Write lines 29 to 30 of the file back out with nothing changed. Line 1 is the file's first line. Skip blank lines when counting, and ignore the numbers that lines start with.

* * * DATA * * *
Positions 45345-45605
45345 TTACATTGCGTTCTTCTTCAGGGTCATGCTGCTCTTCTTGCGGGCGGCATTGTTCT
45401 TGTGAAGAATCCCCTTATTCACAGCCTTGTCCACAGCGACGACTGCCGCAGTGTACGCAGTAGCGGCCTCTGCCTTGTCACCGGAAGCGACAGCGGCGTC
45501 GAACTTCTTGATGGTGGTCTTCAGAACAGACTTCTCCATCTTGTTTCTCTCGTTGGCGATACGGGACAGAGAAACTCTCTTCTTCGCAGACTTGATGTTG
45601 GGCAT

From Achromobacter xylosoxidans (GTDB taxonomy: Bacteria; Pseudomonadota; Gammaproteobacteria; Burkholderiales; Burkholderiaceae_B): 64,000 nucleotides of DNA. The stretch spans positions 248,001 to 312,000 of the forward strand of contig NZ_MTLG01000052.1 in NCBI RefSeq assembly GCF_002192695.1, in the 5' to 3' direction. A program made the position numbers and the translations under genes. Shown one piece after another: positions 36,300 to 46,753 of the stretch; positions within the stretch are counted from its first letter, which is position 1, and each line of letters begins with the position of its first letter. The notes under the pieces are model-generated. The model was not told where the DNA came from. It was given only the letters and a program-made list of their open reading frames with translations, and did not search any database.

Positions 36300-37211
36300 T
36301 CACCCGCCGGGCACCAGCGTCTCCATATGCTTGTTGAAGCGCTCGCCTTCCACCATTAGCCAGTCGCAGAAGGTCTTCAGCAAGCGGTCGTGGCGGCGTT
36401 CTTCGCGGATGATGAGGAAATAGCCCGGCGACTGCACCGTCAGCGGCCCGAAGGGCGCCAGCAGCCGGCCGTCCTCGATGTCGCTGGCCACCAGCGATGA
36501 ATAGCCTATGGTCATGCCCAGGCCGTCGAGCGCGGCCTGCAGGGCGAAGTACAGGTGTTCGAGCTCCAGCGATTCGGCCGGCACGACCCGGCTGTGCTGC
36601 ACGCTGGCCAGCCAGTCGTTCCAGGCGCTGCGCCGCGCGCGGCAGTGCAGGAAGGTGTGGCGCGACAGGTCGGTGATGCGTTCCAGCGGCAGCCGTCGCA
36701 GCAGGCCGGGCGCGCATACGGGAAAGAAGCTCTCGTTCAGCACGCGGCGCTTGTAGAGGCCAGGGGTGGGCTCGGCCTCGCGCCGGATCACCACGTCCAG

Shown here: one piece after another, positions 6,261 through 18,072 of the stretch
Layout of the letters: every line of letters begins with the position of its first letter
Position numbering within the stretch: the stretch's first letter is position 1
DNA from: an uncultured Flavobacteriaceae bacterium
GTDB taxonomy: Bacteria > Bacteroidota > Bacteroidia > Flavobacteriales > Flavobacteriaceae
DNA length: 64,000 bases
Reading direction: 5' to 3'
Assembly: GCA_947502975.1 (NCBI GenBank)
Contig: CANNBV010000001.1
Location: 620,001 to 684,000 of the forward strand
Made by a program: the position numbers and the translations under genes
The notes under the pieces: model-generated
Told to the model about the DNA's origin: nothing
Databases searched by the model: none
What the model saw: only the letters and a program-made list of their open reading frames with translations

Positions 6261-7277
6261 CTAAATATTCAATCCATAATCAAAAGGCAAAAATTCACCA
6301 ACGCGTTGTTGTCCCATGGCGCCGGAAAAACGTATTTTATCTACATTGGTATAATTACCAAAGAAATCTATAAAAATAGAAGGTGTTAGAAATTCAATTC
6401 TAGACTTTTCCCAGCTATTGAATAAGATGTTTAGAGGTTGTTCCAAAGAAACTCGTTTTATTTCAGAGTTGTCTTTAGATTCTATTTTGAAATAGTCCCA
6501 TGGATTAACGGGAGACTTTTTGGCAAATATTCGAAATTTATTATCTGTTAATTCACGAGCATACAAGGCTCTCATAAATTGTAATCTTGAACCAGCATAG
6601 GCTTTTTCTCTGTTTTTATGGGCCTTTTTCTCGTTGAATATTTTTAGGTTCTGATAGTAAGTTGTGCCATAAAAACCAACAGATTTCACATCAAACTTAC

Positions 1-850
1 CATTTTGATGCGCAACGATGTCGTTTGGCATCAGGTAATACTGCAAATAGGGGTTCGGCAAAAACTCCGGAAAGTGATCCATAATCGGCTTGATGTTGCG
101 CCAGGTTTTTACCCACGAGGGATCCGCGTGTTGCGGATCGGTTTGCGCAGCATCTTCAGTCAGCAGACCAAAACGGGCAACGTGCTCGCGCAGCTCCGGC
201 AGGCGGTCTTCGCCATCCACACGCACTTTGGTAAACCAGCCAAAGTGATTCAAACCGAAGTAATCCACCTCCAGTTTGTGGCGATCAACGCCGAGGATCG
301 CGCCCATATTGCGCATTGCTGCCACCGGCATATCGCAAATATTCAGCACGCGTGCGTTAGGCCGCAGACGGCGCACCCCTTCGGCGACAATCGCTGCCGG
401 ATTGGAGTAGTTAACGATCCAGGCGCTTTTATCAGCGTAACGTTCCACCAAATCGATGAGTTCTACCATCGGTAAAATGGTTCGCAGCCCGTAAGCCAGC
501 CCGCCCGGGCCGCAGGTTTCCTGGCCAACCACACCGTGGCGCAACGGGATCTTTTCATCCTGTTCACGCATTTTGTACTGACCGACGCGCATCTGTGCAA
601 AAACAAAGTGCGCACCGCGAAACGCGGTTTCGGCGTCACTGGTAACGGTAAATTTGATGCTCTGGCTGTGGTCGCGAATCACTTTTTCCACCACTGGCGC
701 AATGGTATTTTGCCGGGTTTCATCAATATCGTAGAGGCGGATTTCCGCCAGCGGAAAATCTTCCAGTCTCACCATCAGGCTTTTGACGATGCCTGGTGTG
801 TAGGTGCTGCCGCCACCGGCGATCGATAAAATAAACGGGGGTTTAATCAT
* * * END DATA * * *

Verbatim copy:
Positions 6261-7277
6261 CTAAATATTCAATCCATAATCAAAAGGCAAAAATTCACCA